LaChance was prohibited from using the Internet while in prison, and
failed to explain how such a maximum-security prisoner could possibly be
a willful participant in media coverage with such a restriction. 124

B. The Appeals Court Misapplied the Supreme Court’s LPPF Analysis of


Participation

The broader Supreme Court definition of participation 125 would find


that LaChance’s activities that landed him in the limelight would not be
participation. 126 Gertz illustrated the Supreme Court’s broader definition. 127
The plaintiff in Gertz, who garnered media attention for the criminal case
of which his client’s family member was a victim, was criticized by media
sources who claimed he and his alleged communist beliefs underhandedly
interfered with justice in the criminal case. 128 Furthermore, the attorney
made no attempts to interact with the media coverage of him or the cases,
and the Court therefore found he was not a LPPF. 129
Although the media focused on LaChance partly because of his past
criminal convictions, the main focus of the articles was that LaChance had
a dating profile despite his crimes. 130 Both Gertz and LaChance are instances
of media coverage with a crime focus, and in both cases, the thrust of the
plaintiffs’ participation had nothing directly to do with those crimes: the
plaintiff in Gertz was the attorney for the civil, not criminal suit; and the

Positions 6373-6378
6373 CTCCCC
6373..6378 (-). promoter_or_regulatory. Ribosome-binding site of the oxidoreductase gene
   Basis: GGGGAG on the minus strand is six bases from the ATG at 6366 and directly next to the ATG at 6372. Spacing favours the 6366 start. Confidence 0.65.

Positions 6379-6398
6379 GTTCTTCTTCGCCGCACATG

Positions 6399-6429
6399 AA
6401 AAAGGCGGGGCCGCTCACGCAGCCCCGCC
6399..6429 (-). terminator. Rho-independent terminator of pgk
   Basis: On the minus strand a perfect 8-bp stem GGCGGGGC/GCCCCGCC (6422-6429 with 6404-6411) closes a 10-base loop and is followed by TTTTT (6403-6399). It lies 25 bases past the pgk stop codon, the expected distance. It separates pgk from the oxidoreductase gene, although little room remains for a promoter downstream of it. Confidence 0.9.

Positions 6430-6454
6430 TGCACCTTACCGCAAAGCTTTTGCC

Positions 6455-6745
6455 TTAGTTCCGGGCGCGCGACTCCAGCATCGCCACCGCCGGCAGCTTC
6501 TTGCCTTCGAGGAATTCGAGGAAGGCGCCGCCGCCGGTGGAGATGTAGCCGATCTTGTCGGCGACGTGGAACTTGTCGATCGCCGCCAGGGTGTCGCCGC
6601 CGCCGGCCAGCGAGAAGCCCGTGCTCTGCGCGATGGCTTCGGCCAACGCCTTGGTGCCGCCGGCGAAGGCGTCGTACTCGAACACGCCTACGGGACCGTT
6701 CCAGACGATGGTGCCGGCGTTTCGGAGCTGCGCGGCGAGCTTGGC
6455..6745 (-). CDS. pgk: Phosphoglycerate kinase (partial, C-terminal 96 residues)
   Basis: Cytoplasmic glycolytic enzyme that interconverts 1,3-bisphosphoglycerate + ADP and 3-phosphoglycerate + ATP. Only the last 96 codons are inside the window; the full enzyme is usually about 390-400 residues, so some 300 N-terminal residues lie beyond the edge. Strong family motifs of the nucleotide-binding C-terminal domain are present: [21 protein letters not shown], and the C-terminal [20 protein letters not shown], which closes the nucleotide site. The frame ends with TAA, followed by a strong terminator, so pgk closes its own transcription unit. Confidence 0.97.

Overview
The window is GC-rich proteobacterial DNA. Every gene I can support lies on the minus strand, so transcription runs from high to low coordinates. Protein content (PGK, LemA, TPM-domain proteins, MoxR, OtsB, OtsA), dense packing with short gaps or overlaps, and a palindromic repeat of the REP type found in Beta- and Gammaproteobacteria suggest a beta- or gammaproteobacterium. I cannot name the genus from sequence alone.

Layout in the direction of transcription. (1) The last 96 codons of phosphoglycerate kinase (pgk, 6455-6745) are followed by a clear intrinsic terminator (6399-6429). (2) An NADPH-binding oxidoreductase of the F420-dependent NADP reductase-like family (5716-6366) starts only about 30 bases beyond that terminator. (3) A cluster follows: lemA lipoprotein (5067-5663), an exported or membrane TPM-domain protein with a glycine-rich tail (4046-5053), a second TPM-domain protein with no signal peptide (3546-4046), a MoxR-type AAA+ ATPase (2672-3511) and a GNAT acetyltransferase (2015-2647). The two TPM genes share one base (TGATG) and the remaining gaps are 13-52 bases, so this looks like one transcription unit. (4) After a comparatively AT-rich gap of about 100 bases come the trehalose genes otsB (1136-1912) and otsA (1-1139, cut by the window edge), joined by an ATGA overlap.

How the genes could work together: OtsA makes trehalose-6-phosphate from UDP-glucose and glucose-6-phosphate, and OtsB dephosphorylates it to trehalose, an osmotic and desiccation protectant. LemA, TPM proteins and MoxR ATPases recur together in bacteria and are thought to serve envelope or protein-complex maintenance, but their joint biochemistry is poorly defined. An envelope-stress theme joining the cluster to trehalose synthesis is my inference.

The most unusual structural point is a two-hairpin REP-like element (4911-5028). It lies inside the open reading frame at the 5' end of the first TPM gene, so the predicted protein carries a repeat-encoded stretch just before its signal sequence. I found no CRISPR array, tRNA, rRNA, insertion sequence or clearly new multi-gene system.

Herald wrote about LaChance’s dating profile and his crimes, though his
profile never mentioned his crimes at all. 131 Therefore, under the Supreme

122 See id.


123 Astra, 914 N.E.2d at 58.
124 See LaChance, 942 N.E.2d 185, 188 (characterizing LaChance’s online post as “actively”

seeking attention of site visitors, thereby making him a witting participant under Astra’s
language).
125 See supra Part I.D.1.
126 Compare Astra, 914 N.E.2d at 58 (analyzing whether the defamation plaintiff was a
victim or unwitting participant even though he sent out press releases), with LaChance v. Bos.
Herald, No. 2007-00334A, 2009 WL 3053543, at *3 (Mass. Super. Ct. Aug. 17, 2009) (illustrating
facts of LaChance’s online activity and actions before articles were printed).
127 See Gertz v. Robert Welch, Inc., 418 U.S. 323, 351 (1974).
128 See id. at 325–27.
129 See id. at 352.
130 See LaChance, 2009 WL 3053543, at *2–3.
131 See Gertz, 418 U.S. at 352 (finding plaintiff did not participate in public controversy
2017] Orange is the New Participation 599

Court’s Gertz analysis of participation, the Appeals Court incorrectly found


LaChance’s activities to be “seek[ing] the public’s attention.” 132 Even if the
Appeals Court wanted to analyze LaChance’s past crimes as eligibility for
the media attention, being a LPPF under such a rationale would make him
a LPPF only for coverage of those crimes, not his dating profile. 133
Further analysis under Supreme Court LPPF cases supports this
conclusion, as Wolston analyzed not if there was participation but whether
the plaintiff’s actions amounted to sufficient participation to qualify for the
LPPF label. 134 Under the Wolston analysis, the plaintiff had not “thrust
[himself] to the forefront of particular public controversies in order to
influence the resolution of the issues involved” because he did not discuss